Dec 24, 2008

Edmond


Don’t judge a film by its DVD artwork cover. Edmond is easily the most inventive and best film directed by Stuart Gordon since Re-Animator. I must say, however, that more credit probably goes to the writer of the film David Mamet. One cannot also forget that the casting for the film was quite appropriate. Mena Suvari as a whore and Julia Stiles as a stupid cunt make for great small roles. The character of Edmond is also played by the very annoying William H. Macy. He is the right man to play a character whose night only gets worse and worse as it progresses.


David Mamet thankfully forgot about political correctness when writing Edmond. The character of Edmond encounters a variety of slick talkin’ Negro swindlers, less than savory whores, and the anti-human atmosphere of the urban jungle. Edmond is fed up with his boring life and not so pleasing wife. Early in the film, Edmond leaves his wife for good and finds out that his life really can get worse. Edmond encounters a man that looks to be Sicilian-American in a bar and they agree that black men have it good because they have no responsibility. By the end of Edmond, the title character finds out what it truly means to have a “simple” life.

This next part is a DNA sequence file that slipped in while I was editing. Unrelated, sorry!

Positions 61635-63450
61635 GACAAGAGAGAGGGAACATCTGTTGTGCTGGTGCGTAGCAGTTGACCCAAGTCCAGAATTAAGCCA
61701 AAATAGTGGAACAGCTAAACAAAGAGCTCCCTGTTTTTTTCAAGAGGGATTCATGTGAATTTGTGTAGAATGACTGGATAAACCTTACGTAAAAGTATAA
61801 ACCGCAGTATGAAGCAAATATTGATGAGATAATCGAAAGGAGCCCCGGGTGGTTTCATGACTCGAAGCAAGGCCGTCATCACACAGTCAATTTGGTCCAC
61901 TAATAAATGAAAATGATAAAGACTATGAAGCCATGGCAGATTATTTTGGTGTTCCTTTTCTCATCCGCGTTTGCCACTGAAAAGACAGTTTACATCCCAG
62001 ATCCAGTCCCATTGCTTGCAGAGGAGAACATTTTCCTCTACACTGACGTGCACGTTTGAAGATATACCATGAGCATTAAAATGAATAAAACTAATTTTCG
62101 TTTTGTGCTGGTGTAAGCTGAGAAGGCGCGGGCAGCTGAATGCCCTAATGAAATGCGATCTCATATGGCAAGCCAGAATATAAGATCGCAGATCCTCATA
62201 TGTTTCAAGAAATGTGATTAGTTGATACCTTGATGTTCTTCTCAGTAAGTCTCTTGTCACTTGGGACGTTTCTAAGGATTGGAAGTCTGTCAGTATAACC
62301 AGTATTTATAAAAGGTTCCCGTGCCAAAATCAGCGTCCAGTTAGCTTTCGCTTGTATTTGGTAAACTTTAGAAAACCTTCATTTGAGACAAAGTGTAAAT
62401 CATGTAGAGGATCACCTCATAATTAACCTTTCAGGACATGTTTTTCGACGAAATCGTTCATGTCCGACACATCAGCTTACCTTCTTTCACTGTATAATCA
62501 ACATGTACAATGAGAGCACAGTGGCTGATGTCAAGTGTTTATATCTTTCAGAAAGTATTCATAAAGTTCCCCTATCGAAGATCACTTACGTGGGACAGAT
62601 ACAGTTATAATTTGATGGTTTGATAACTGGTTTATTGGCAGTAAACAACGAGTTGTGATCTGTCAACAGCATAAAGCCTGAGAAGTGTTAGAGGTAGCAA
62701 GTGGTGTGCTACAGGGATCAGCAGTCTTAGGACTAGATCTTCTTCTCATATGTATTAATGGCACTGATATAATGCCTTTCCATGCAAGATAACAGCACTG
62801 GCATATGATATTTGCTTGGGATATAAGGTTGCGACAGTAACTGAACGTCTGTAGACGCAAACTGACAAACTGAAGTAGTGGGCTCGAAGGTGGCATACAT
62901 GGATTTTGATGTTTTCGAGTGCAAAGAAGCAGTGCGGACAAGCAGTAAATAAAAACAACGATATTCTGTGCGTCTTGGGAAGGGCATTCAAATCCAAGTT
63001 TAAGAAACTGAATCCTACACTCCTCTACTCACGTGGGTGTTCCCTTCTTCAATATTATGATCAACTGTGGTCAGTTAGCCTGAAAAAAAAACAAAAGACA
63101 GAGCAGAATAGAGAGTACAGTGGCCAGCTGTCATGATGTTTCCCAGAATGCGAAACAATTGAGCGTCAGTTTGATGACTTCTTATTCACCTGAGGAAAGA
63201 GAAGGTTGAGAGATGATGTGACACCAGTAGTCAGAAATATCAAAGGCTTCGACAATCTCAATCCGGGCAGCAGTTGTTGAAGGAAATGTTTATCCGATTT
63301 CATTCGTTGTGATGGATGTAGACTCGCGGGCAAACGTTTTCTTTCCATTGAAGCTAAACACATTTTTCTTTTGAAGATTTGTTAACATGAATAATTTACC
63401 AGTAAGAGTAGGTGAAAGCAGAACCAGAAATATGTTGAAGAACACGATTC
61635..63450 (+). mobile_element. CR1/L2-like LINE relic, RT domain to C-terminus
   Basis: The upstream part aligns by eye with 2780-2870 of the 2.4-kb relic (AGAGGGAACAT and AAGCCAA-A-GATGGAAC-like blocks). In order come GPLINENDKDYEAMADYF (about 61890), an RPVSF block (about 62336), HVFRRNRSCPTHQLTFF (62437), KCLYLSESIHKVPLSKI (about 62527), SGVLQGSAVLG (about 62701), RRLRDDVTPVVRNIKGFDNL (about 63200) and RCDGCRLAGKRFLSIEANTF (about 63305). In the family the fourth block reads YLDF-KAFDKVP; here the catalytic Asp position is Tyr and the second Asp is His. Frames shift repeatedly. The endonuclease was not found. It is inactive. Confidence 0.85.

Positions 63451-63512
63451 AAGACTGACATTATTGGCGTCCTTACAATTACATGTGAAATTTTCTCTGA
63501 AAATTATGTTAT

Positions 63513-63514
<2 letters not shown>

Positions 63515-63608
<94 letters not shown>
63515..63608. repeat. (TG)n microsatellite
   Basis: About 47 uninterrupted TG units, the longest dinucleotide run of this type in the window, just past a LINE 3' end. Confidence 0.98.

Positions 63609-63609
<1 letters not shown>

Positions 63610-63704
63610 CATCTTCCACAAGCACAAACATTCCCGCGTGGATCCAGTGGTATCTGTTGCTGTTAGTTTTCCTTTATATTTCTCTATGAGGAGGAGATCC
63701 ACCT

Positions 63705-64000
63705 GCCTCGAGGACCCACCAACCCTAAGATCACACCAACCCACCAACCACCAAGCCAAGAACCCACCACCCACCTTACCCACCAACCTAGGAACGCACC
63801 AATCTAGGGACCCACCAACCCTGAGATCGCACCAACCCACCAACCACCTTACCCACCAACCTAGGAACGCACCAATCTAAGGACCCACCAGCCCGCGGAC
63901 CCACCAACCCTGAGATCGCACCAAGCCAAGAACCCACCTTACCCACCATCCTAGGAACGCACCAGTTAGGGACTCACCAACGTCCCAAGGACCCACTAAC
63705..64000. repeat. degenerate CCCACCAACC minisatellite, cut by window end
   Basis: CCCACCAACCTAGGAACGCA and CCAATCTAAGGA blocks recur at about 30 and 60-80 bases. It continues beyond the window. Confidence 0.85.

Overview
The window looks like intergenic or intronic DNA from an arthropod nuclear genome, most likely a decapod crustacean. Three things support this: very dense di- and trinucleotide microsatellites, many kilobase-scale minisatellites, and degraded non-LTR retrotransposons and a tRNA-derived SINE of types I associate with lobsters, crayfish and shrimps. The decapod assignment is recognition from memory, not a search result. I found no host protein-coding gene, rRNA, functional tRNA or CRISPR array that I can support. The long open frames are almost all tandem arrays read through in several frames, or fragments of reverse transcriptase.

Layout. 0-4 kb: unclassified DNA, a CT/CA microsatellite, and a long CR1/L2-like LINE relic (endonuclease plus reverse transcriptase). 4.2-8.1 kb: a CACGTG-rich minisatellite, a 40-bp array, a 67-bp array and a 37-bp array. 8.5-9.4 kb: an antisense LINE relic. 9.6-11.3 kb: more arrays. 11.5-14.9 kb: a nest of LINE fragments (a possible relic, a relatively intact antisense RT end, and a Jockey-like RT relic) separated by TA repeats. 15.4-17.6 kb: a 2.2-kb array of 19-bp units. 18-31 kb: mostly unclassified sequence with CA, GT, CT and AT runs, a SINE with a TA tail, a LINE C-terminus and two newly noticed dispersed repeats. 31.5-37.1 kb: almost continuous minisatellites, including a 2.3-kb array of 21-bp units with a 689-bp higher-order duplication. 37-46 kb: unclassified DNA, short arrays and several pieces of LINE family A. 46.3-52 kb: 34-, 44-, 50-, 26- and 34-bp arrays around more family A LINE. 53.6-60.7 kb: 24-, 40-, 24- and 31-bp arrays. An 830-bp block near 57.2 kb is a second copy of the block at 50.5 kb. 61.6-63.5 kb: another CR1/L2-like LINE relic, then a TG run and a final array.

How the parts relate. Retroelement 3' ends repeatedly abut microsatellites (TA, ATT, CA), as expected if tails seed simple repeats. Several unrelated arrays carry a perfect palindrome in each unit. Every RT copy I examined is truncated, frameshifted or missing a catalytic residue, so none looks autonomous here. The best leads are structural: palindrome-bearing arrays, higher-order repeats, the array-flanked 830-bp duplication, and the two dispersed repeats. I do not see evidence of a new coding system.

Julia Stiles hasn’t been getting very good roles since Save The Last Dance for obvious reasons . Her role in Edmond couldn't have been better and her final scene in the movie finally made a “man” of William H. Macy. Edmond proves that he can do more damage to a girl with his WW1 knife than he can with his own member. He has sort of an accident with the knife that will cost him his freedom and force him to share a room with a domineering Negro. Edmond proves that Charles Manson is NOT the only prison philosopher!


Edmond
is the perfect film to watch during the night. The film transports the viewer to a place of degeneracy without bodily injury and loss of possessions. Seeing how someone like Edmond fairs in the more shady areas of the city offers an unpredictable journey that does not get boring upon re-watching of the film. For once, in a film featuring William H. Macy, I didn’t hope for his character to somehow spontaneously combust.


-Ty E

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